European stocks edged higher on Friday, with the benchmark index scoring a third straight week of gains, as investors watched for developments in the Syria situation and in the trade spat between the U.S. and China.
European markets had traded with sizable gains earlier in the session, but trimmed the advances in the afternoon as U.S. stocks turned lower.
Sage Group PLC shares tanked after a sales warning, while Volkswagen AG shares rose after the German auto maker’s board replaced its chief executive.
What are markets doing?
What is driving the market?
Geopolitical tensions held investors attention, with all eyes on whether the U.S. will launch a military strike on Syria in response to a suspected chemical-weapons attack that killed and injured scores of civilians near Damascus.
Traders were cautiously optimistic after U.S. Defense Secretary Jim Mattis struck a note of caution over the potential for a strike, hinting the U.S. and its allies would need to take care not to spark a broader conflict with the country’s two biggest backers, Iran and Russia. His comments came after U.S. President Donald Trump also toned down his rhetoric, suggesting in a tweet Thursday that a strike might not be as imminent as thought.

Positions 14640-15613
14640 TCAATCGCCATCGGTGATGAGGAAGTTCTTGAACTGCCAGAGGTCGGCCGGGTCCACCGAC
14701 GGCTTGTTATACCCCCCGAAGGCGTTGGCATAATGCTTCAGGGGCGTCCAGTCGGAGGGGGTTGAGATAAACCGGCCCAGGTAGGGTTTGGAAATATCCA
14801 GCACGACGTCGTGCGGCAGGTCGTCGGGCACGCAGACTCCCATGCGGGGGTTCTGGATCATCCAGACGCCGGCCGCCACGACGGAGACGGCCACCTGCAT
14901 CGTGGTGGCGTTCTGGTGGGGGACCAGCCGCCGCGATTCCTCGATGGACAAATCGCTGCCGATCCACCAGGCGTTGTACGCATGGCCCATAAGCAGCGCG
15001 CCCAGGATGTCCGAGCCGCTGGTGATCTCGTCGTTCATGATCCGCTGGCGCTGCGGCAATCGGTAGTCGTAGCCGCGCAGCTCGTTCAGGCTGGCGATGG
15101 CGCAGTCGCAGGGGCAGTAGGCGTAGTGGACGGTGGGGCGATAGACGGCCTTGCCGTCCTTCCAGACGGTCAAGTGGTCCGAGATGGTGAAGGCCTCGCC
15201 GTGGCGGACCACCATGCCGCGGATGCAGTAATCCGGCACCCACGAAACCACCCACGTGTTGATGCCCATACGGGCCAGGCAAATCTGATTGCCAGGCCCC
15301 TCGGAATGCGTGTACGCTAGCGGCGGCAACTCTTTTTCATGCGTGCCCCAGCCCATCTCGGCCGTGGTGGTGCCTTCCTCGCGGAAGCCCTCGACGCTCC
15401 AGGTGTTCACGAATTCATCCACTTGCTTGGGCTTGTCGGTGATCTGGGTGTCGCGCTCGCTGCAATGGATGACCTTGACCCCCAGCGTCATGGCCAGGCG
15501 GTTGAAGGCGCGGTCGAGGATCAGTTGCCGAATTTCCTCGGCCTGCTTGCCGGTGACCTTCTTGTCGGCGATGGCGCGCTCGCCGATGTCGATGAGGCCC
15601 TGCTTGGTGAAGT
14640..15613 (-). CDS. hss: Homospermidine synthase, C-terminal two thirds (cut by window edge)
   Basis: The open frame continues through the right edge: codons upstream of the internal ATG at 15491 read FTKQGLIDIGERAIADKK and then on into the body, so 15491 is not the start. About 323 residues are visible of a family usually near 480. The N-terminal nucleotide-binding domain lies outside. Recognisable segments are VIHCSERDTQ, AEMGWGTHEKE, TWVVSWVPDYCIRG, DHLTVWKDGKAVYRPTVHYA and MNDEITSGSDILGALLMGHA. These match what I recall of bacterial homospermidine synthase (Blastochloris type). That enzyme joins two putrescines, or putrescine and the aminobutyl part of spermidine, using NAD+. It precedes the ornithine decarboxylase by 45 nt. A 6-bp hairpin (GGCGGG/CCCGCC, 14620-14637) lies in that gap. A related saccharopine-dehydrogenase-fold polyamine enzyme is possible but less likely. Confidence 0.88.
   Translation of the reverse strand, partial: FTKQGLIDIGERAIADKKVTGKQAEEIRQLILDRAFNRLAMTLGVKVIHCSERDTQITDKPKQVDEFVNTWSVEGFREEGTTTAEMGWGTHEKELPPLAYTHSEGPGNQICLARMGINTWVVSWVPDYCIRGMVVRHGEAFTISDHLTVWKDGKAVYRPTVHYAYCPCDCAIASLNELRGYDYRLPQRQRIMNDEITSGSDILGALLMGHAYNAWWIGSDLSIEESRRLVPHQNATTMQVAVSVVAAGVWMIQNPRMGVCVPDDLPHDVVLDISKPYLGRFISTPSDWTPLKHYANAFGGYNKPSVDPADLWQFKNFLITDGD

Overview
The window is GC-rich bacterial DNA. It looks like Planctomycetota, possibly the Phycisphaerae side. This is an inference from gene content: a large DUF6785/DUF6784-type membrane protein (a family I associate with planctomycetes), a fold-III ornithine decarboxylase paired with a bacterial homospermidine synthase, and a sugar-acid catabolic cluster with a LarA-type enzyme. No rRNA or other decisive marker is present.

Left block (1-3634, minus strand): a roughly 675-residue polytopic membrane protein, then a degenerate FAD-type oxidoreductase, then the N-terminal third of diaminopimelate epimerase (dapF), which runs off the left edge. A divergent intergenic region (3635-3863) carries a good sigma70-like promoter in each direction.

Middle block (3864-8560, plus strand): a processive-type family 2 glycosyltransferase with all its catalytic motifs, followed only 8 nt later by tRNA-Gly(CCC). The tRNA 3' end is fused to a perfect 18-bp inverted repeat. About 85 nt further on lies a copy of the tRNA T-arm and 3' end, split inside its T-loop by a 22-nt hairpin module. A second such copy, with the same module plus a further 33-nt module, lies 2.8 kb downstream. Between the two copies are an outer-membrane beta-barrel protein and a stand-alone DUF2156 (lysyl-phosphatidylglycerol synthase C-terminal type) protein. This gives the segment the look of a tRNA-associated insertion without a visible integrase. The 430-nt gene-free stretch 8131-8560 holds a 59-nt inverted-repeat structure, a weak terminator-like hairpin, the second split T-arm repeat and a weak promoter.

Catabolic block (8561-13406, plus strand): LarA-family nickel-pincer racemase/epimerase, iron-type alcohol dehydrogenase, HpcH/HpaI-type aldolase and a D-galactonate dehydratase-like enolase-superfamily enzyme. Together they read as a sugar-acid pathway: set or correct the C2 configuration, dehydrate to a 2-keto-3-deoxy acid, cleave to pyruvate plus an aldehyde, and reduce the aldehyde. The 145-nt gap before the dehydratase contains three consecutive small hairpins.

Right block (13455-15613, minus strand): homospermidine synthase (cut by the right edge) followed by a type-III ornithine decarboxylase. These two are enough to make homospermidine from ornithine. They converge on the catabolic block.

Moreover, Trump suggested the U.S. could rejoin the Trans-Pacific Partnership trade pact, which also helped ease the market jitters, analysts said. In recent weeks, the U.S. has become embroiled in a trade tug of war with China, and is reportedly planning to ratchet up the pressure on Beijing to make concessions. The White House is expected to detail next week which Chinese imports are on the $100 billion hit list of products facing additional tariffs.
What are strategists saying?
“Geopolitical tensions have subsided a little, but confidence hasn’t been fully restored. The Syrian situation is still at the forefront of traders’ minds. Russia remain in the U.S.’ bad books, and the possibility of a trade war is still simmering away in the background. Until these issues have been resolved, investors are likely to remain cautious about being long,” said David Madden, market analyst at CMC Markets UK, in a note.
What is new in economics?
The eurozone’s trade surplus with the rest of the world widened in February, with imports falling 3.1%. Exports also declined, but only by 2.3%, leaving the currency union with a €21.0 billion ($25.9 billion) surplus, up from €20.2 billion in January.
Which stocks are in focus?
Shares of Rolls-Royce
fell 1.6%. The aircraft engine maker said it needs to carry out additional inspections on some versions of its Trent 1000 engines, leading to higher costs than expected in 2018.
Shares of Hammerson PLC
slid 9%. The move came after Klepierre SA
said it no longer intends to make a takeover offer for the U.K. mall owner after its £5.04 billion ($7.17 billion) proposal was rejected. Klepierre shares rose 3.6%.
shares added 0.4% after the car maker’s board ousted Chief Executive Matthias Müller. The company replaced him with Herbert Diess as part of a broader restructuring of its automotive businesses.